The chemical structure of each side of the composite membrane were analyzed using FTIR. Spectra were recorded in an IR Prestige 21 FTIR spectrophotometer (Shimadzu, Japan) with the attenuated total reflection accessory (128 scans, resolution 4 cm −1 ) in the spectral range 2000–400 cm −1 .

Mechanical characterization

The tensile properties were determined using an INSTRON 4505 Universal Machine (Instron Int. Ltd., USA) equipped with a 1 kN load cell, with a loading rate of 5 mm min −1, up to 20% of strain, at room temperature. Samples were analyzed in dry and wet conditions. For the wet condition, samples were immersed for 3 h in PBS before being tested. The values reported represent an average of at least five testing specimens. Tensile stress was taken as the maximum stress in the stress-strain curve. Tensile modulus was estimated from the initial linear section of the stress-strain curve.

Cell culture studies using hBMSC and hPDL

Two types of cells were used in this study, namely human periodontal ligament cells (hPDL) and human bone marrow stromal cells (hBMSC). Both cells types were collected from two different donors.

hPDL were obtained from human third molar according to the following procedure. After extraction, the teeth were washed three times for 10 min in PBS with 100 units/mL penicillin and streptomycin. PDL tissue was scraped from the middle third of the root with a scalpel blade, to avoid contamination by epithelial or pulpal cells. The freed portions of the periodontal ligament were minced and transferred to a small culture flask, filled with 5 mL alpha minimal essential medium (α-MEM, Gibco) with 10% (v/v) fetal calf serum (FCS, Gibco), 50 mg/mL ascorbic acid (Sigma), 10-8 M dexamethasone (Sigma), 50 mg/mL gentamycin (Gibco) and 10 mM sodium β-glycerophosphate (Sigma). Cells were cultured at 37 °C in a humidified atmosphere of 5% CO 2 and medium was replaced every 2–3 days. Upon reaching confluence, cells were released with trypsin/EDTA (0.25%, (w/v) crude trypsin and 1 mM EDTA, pH 7.2) and sub-cultured for two passages in standard culture flasks. The cells were then frozen in liquid nitrogen until used for the experiments.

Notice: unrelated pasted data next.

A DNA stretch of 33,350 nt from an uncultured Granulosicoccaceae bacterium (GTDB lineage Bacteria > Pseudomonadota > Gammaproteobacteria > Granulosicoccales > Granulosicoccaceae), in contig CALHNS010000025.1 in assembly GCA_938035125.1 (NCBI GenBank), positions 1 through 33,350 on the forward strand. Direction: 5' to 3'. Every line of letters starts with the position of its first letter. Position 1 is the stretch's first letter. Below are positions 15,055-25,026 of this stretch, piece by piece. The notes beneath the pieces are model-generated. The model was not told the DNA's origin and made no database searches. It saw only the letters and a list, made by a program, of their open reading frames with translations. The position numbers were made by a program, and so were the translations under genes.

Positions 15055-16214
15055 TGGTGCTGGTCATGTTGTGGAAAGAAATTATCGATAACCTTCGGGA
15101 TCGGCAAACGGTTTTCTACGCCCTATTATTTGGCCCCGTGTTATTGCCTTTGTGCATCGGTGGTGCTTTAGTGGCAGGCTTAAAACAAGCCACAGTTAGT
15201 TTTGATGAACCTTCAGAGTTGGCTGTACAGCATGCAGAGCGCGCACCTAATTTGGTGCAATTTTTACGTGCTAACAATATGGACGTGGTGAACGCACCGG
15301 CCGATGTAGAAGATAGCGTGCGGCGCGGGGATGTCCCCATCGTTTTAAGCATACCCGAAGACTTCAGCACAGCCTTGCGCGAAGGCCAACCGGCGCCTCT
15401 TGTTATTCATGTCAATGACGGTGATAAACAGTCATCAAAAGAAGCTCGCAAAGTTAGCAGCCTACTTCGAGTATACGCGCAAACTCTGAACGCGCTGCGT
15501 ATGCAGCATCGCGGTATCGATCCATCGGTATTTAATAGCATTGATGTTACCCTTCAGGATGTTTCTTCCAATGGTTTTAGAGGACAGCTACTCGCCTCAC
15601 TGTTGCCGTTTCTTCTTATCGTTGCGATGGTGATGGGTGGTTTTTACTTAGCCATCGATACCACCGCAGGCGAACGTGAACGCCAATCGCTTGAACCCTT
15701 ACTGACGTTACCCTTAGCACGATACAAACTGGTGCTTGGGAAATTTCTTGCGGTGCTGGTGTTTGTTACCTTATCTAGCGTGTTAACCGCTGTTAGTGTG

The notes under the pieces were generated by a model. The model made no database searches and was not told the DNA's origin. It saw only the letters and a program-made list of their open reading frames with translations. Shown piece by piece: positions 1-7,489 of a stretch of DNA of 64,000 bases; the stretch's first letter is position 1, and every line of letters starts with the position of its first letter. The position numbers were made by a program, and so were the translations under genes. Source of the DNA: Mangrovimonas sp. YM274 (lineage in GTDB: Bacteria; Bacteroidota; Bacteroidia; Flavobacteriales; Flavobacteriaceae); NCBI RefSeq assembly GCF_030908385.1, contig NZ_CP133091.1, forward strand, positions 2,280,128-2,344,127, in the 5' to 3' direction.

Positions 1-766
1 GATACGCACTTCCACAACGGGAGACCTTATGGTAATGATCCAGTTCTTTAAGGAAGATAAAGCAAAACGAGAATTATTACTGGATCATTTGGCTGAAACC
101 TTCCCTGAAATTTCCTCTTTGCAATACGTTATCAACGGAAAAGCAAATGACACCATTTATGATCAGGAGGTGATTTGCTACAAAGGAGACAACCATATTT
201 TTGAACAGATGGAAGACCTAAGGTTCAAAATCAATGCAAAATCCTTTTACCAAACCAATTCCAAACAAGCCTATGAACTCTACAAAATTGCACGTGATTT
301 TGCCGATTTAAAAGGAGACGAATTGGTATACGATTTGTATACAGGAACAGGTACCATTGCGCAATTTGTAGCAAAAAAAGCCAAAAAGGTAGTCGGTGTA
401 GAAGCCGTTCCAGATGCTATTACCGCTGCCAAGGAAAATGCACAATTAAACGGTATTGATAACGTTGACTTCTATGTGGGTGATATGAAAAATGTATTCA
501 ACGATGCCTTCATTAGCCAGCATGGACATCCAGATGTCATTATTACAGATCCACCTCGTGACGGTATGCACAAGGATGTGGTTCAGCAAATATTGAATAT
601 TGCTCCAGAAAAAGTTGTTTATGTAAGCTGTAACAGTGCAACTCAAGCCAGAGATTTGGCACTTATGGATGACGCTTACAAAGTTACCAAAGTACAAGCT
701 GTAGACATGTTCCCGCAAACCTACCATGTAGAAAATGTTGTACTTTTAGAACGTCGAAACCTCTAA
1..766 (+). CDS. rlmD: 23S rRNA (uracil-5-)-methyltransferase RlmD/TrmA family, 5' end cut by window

Human BMSC were isolated from bone blocks of human iliac crest biopsies of donors. The biopsies were discarded tissues during standard surgical procedures at Radboud University Nijmegen Medical Center (Nijmegen, The Netherlands). The bone blocks were cut into small pieces and subsequently placed in a 50 mL tube to which 20 mL alpha-minimal essential medium (α-MEM) was added. After that the tube was shaken vigorously and the medium with cells was collected. This procedure was repeated several times. The collected medium with cells was plated in culture flasks (T175, Greiner Bio-one) and expanded in proliferation medium. Cells were characterized and showed stem cells phenotype. Additionally, a multipotential differentiation test was applied, demonstrating their stem cells capacity. Cells were cultured at 37 °C in a humid atmosphere with 5% CO 2 and its passage was performed at 80% confluence using trypsin EDTA (Gibco).